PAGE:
Cultural Preservation

As one of the Native Nations of the Haudenosaunee – often known as the Iroquois Confederacy – the Seneca people have lived in what is today known as New York State for time immemorial. Throughout history, the Seneca people have fought to preserve their culture and their language – and their very existence – against seemingly endless attacks, threats and blatant attempts to remove them and any sign of their culture and identity as Indigenous people. If not for the strength and perseverance of their ancestors and the generations who followed, the Seneca Nation’s traditional language, their culture and traditions – that which defines them as a people – could have been lost to time, forever left in the past like so much that was taken from the Seneca people across the years.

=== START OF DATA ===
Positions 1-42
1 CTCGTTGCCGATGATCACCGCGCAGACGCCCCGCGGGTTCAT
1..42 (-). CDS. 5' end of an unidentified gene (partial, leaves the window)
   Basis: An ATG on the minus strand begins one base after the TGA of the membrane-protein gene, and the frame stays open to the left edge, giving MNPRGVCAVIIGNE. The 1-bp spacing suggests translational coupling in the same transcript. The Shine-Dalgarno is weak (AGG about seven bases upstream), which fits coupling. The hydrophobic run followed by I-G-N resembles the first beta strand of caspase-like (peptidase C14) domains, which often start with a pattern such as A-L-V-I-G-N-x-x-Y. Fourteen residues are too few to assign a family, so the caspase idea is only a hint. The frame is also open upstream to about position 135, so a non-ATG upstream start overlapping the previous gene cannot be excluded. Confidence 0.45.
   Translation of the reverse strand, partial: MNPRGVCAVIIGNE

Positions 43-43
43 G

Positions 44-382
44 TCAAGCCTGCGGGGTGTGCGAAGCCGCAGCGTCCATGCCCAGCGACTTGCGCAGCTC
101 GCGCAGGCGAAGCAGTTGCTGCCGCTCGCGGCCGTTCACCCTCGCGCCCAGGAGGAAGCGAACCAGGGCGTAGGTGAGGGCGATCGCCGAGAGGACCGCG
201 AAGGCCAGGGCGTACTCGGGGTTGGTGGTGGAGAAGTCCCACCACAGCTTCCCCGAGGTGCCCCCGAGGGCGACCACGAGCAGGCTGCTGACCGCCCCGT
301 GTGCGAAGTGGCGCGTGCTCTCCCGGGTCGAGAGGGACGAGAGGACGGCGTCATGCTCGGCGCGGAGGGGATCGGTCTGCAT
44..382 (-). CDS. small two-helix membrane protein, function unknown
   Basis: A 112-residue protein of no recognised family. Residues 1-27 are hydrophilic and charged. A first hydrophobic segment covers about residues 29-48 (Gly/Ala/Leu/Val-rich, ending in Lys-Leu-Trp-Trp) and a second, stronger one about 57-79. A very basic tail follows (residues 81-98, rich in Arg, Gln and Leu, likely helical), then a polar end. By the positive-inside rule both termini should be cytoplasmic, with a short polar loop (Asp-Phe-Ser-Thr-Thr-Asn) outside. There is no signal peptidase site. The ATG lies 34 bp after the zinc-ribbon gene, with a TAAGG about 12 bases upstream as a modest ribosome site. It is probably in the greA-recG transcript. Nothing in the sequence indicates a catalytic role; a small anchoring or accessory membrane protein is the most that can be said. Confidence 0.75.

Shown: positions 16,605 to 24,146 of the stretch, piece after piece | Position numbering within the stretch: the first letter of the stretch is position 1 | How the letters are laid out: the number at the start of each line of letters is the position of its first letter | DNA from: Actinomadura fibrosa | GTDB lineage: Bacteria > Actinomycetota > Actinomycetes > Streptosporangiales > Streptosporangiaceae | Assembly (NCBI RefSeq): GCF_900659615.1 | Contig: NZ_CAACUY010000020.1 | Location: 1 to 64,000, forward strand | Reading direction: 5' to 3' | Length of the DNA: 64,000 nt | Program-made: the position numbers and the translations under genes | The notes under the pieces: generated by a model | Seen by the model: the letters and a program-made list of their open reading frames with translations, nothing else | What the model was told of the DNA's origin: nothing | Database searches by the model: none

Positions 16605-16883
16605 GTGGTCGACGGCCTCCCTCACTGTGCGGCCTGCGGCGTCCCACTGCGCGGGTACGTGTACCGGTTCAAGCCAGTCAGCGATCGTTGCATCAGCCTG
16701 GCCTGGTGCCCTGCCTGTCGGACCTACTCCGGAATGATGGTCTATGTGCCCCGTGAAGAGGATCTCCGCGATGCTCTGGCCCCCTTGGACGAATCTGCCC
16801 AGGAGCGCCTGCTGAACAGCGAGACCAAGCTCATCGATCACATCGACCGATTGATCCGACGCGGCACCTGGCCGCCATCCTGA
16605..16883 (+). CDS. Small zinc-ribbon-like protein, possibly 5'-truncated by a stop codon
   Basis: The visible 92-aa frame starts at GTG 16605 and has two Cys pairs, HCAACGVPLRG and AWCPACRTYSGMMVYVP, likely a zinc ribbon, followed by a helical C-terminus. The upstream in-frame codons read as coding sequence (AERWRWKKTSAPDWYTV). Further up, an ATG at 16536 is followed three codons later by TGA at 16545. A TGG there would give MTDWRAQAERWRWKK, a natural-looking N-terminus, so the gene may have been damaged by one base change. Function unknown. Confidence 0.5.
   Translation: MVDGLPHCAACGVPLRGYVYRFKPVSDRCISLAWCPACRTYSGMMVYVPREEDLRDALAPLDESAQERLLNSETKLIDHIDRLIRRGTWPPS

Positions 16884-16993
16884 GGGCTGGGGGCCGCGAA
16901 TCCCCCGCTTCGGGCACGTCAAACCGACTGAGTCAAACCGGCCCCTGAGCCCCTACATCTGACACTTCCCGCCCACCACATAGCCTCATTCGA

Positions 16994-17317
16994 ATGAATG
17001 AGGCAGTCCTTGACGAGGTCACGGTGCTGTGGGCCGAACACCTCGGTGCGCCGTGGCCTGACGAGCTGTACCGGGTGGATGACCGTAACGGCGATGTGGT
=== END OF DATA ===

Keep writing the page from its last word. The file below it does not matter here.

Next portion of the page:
From the stunning and informative displays and exhibits at the Onohsagwe:de’ Cultural Center to events like the annual Marvin “Joe” Curry Veterans PowWow, Seneca traditions and culture are again beginning to thrive. The Nation has also fostered a revival of its traditional language. Today, the youngest students are introduced to their traditional language at the Nation’s Early Childhood Learning Center, and adult learners are able to expand their proficiency through a Nation-developed Immersion program. Through these important efforts, the Nation is helping to prepare the way for its future generations.